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1 August 2004 Atypical Kunitz-Type Serine Proteinase Inhibitors Produced by the Ruminant Placenta
James A. MacLean, R. Michael Roberts, Jonathan A. Green
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Recently, an unusual family of genes was identified with expression confined to the trophoblast of ruminant ungulate species. The members of this family (the trophoblast Kunitz domain proteins, or TKDPs) are characterized by the presence of one or more similar, approximately 80-residue repeat sequences placed ahead of a Kunitz serine proteinase-inhibitor domain. To examine the specificity of the Kunitz moiety, the Kunitz domains of selected TKDPs and a control Kunitz protein, bovine pancreatic trypsin inhibitor (BPTI), were produced as glutathione S-transferase fusions, and their abilities to inhibit six serine proteinases were examined. Circular dichroism spectroscopy confirmed that the Kunitz fold was intact. Three of the TKDPs had unusual residues at their P1 “warhead” (ovine TKDP-1, Asn; bovine TKDP-3, Thr; and bovine TKDP-5, Ile) and exhibited no measurable inhibitory activity toward any of the proteinases. Three (ovine TKDP-3, bovine TKDP-3, and bovine TKDP-4) lacked the conserved cysteines at residues 14 and 38 that form one of the highly conserved disulfide bonds that are structurally important in all known mammalian Kunitz proteins. Ovine TKDP-3 and bovine TKDP-4 had P1 lysines and inhibited trypsin and plasmin with Ki values only approximately 10-fold higher than that of BPTI. Bovine TKDP-2 had a P1 lysine and the three conserved disulfides, but it possessed an unusual residue (Asp) at P2. It exhibited no inhibitory activity. These data suggest that the function of the TKDP, like certain Kunitz proteins found in snake venoms, may not be in proteinase inhibition.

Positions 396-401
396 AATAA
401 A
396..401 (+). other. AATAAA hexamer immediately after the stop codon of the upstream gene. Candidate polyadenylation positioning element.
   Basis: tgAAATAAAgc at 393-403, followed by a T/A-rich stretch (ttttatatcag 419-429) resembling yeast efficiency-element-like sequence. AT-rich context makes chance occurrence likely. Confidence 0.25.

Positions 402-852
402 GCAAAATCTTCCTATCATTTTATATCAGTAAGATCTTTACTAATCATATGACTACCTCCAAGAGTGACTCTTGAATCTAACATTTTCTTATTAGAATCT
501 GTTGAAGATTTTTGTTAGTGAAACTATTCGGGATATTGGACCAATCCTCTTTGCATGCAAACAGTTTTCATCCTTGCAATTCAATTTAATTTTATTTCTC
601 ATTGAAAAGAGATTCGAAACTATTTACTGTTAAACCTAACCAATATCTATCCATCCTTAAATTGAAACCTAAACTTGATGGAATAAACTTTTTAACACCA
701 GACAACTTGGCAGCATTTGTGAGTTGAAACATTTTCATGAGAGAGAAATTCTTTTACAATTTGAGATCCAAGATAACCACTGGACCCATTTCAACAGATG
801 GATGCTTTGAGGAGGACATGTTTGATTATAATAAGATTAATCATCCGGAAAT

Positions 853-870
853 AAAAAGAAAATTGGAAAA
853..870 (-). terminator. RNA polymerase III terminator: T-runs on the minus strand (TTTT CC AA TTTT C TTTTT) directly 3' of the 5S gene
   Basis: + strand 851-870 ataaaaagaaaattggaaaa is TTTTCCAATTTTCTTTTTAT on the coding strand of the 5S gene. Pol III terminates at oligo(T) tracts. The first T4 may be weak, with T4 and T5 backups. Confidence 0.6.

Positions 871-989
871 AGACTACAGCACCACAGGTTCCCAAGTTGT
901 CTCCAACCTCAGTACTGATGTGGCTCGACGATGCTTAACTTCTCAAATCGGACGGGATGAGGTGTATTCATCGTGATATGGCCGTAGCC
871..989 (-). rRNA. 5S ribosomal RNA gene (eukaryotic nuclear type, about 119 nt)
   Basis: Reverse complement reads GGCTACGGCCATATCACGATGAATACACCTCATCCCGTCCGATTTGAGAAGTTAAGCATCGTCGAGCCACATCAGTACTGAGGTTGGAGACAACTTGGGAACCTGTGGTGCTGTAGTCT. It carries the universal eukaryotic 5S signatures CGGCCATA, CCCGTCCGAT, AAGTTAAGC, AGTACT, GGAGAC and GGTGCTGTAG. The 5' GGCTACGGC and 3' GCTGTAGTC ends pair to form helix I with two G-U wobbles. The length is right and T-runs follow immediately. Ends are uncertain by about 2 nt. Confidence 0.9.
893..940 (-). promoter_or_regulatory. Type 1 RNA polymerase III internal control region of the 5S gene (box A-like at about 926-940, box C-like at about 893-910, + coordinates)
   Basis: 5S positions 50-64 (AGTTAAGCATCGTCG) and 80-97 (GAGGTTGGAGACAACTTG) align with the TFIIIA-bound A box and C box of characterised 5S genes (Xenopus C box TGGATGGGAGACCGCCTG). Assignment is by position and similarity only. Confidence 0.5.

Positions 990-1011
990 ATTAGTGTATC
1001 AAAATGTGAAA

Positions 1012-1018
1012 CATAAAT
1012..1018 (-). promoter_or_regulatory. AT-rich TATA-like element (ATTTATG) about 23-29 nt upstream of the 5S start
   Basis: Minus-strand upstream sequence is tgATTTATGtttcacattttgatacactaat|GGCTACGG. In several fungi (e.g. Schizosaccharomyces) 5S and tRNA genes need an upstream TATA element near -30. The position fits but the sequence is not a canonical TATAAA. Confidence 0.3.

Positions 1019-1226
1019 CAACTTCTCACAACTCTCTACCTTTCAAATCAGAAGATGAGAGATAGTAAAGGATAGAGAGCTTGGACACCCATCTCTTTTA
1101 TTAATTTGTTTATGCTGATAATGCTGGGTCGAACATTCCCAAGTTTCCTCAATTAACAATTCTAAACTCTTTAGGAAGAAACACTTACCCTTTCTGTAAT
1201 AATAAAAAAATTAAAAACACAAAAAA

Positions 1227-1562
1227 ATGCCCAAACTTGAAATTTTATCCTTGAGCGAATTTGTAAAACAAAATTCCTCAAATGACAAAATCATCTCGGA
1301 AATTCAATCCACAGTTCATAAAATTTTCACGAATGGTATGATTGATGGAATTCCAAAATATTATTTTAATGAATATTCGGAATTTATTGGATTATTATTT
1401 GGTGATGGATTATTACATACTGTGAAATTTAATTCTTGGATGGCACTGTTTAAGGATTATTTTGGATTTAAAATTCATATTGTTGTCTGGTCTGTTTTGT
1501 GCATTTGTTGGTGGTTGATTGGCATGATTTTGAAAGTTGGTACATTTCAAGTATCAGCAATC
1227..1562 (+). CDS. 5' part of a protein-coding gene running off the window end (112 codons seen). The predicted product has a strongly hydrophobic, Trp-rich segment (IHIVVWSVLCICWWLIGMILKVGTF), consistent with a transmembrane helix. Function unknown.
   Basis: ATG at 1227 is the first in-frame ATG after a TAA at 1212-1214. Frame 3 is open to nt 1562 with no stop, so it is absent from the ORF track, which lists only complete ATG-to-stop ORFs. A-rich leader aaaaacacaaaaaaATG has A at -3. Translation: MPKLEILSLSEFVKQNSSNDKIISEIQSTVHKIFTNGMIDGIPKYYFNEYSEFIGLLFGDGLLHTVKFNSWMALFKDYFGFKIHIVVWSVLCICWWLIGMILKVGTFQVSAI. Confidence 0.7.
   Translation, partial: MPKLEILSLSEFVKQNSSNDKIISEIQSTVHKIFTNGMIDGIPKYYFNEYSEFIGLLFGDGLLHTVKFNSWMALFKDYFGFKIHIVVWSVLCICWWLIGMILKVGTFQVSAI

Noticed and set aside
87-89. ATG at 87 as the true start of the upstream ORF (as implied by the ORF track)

James A. MacLean, R. Michael Roberts, and Jonathan A. Green "Atypical Kunitz-Type Serine Proteinase Inhibitors Produced by the Ruminant Placenta," Biology of Reproduction 71(2), 455-463, (1 August 2004).
Received: 25 November 2003; Accepted: 1 March 2004; Published: 1 August 2004
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